BISHKEK -- U.S. Secretary of State John Kerry has met with Kyrgyz President Almazbek Atambaev in Kyrgyzstan at the start of his tour of the five countries of Central Asia.
Kerry congratulated Atambaev on the country's parliamentary elections held on October 4, which were deemed free and fair by international observers, a rarity in the region.
Kerry later told Kyrgyz Foreign Minister Erlan Abdyldaev that Washington has "staunchly supported [Kyrgyzstan's]...independence, its sovereignty, its territorial integrity, and I can assure you that is not going to change."
Kerry and Abdyldaev attended the ceremonial opening of the new U.S. Embassy building in Bishkek and a newly built campus for the America University of Central Asia.
Kerry will continue over the next four days to visit Uzbekistan, Kazakhstan, Tajikistan, and Turkmenistan in an effort to reassure them of United States support.
Already faced with a dramatic economic slowdown, Central Asian governments fear the gradual withdrawal of U.S. forces from Afghanistan will end Washington's interest in the region.
Until last year, Kyrgyzstan was home to a massive U.S. air base at Manas airport that was the hub of the "northern distribution network" for NATO troops fighting in Afghanistan.
The base has since closed and the Afghan operation, while prolonged into at least 2017, has been dramatically scaled back, cutting off a huge source of foreign income for the Central Asian state.
Combined with a drop in the price of the region's oil exports and sanctions against its major economic partner, Russia, the five republics are facing a squeeze.
This may, in turn, feed social unrest in a region with an unenviable recent history of brutal government repression, partly in response to fears of Islamist insurgents.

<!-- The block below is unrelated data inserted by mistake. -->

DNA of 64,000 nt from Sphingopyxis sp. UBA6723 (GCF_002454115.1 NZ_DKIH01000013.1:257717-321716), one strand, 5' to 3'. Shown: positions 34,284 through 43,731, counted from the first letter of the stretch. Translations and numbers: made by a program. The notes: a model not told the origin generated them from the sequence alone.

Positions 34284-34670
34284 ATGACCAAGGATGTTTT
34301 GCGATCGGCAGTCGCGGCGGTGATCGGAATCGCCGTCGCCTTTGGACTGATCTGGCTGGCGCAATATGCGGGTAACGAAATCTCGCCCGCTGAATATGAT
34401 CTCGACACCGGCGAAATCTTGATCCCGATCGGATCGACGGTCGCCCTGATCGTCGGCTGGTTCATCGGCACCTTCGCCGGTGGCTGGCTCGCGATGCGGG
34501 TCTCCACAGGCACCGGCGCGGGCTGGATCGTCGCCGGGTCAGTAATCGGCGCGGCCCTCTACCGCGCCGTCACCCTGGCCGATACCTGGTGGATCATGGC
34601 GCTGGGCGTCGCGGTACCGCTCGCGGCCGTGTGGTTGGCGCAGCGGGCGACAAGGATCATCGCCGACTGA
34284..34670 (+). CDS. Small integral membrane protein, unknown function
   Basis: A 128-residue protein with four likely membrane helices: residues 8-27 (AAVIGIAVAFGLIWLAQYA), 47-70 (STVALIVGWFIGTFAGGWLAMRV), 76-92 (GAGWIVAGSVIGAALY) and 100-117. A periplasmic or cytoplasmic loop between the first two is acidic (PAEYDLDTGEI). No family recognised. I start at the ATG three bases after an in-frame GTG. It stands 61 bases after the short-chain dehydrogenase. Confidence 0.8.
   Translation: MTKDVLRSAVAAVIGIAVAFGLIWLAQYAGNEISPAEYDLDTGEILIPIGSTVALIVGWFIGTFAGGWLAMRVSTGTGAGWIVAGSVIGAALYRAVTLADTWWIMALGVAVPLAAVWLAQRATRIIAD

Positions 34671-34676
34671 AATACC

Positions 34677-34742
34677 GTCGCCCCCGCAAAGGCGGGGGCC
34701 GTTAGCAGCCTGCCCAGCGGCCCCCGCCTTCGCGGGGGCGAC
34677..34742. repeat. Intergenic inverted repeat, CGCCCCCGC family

Kerry is under pressure from human rights defenders to admonish his hosts for their record, but U.S. officials said he will also be keen to show America's supportive side.
Of the five countries, Kyrgyzstan is the only one with any democratic credentials and it is setting an example that Washington supports by establishing a parliamentary democracy.
A senior U.S. official traveling with Kerry said Kyrgyz parliamentary elections earlier this month had been "very robust and competitive."
Six parties won seats in parliament.
But even with Kyrgyzstan, a small nation of less than 6 million people, ties have not always been warm.
In July, relations soured amid Kyrgyz official anger that Kerry's State Department had awarded a prize to a human rights activist jailed in his country.
Kerry's next stop, on November 1, is to the ancient citadel of Samarkand in Uzbekistan to inaugurate a new diplomatic format for engaging with the region.
In blue-domed Samarkand, once a central point on the Silk Road, Kerry will hold a meeting with foreign ministers of the five Central Asian states, being dubbed the C5+1.
Visiting the Turkmen capital, Ashgabat, Kerry is likely to praise a U.S.-backed project aiming to bring Turkmen natural gas to Pakistan and India via Afghanistan. The route will reduce Turkmenistan's reliance on Russia to buy its output.